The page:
by Jamison Crowell
The research phase of the 2018/2019 assessments for the Open Data Inventory (ODIN) has begun, but countries still have time to make changes to improve their scores. Changes made to improve the coverage and openness of their data can register in the current ODIN assessment until the cut-off point on 31 August, after which all assessments will be finalized. Some countries have even developed an action plan in consultation with Open Data Watch (ODW). Oman’s National Center for Statistics and Information (NCSI) is the most recent example.
At the invitation of the Sultanate of Oman, Open Data Watch conducted a two-day workshop on 15-16 May with the NCSI. The workshop included multiple sessions on the basics of open data, the benefits to implementing open data, and how to overcome challenges. Breakout sessions explored technical issues unique to Oman, such as identifying categorical data gaps and addressing how to improve their data portal and increase usability.
During the workshop, many improvements were implemented. For example, during the workshop, several datasets were added that were identified as being available elsewhere, but not yet uploaded to the portal. Additionally, adjustments to portal features to increase accessibility were discussed and development was begun. These improvements to the accessibility of the data should directly impact scores for data openness. By the end of workshop, ODW and NCSI created an action plan of activities to increase both the coverage and openness of their data, highlighting in particular some near-term changes that could be completed before the end of the ODIN 2018/2019 research period.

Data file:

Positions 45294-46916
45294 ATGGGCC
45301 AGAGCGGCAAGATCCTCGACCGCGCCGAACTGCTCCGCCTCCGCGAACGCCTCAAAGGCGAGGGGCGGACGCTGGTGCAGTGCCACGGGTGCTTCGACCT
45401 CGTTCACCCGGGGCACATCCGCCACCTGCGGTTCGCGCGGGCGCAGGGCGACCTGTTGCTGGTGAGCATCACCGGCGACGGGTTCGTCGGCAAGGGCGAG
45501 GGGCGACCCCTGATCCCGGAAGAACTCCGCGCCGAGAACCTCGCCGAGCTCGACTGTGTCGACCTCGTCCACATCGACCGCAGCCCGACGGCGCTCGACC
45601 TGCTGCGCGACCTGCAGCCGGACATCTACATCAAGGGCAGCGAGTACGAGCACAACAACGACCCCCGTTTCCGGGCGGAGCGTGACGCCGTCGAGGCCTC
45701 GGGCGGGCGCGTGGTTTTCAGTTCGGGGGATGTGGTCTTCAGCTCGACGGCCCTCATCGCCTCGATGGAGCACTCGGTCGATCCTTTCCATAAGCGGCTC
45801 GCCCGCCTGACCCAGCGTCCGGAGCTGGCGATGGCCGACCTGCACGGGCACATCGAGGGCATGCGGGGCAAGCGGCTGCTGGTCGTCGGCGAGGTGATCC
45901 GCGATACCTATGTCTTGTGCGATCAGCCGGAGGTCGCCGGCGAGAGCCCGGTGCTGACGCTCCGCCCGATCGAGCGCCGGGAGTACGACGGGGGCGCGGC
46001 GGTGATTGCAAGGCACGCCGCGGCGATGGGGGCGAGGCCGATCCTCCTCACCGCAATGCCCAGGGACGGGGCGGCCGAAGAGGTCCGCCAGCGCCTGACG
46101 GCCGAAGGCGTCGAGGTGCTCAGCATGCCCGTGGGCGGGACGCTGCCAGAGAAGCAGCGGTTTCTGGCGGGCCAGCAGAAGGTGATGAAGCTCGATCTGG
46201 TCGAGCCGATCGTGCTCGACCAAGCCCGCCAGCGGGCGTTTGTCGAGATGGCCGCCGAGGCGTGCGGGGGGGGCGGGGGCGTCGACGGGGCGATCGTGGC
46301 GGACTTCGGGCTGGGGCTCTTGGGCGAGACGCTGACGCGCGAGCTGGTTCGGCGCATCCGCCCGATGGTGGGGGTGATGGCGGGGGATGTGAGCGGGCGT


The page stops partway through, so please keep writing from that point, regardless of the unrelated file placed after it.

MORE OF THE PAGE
ODW has also provided technical advice to other countries, such as Jamaica and Ecuador. In each case, these engagements began with their participation in ODIN’s NSO review process. This phase of research introduces governments to what is needed for a complete and open set of official statistics and improves the process by allowing submission of additional data sources that were not included in the preliminary assessment.
In the ODIN 2018/2019 round, there are currently 96 participating governments. We look forward to more countries, as in the case of Oman, seeking such productive engagements.